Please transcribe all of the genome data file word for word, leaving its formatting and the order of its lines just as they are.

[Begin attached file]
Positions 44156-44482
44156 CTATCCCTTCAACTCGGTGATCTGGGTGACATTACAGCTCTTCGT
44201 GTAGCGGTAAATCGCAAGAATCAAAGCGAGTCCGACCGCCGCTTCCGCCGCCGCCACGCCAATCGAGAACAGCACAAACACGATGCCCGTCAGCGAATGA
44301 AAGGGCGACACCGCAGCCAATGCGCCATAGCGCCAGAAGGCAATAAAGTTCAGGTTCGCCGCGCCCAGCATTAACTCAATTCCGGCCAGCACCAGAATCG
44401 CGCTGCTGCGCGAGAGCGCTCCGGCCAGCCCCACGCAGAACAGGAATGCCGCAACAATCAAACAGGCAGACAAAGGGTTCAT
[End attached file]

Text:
Positions 44156-44482
44156 CTATCCCTTCAACTCGGTGATCTGGGTGACATTACAGCTCTTCGT
44201 GTAGCGGTAAATCGCAAGAATCAAAGCGAGTCCGACCGCCGCTTCCGCCGCCGCCACGCCAATCGAGAACAGCACAAACACGATGCCCGTCAGCGAATGA
44301 AAGGGCGACACCGCAGCCAATGCGCCATAGCGCCAGAAGGCAATAAAGTTCAGGTTCGCCGCGCCCAGCATTAACTCAATTCCGGCCAGCACCAGAATCG
44401 CGCTGCTGCGCGAGAGCGCTCCGGCCAGCCCCACGCAGAACAGGAATGCCGCAACAATCAAACAGGCAGACAAAGGGTTCAT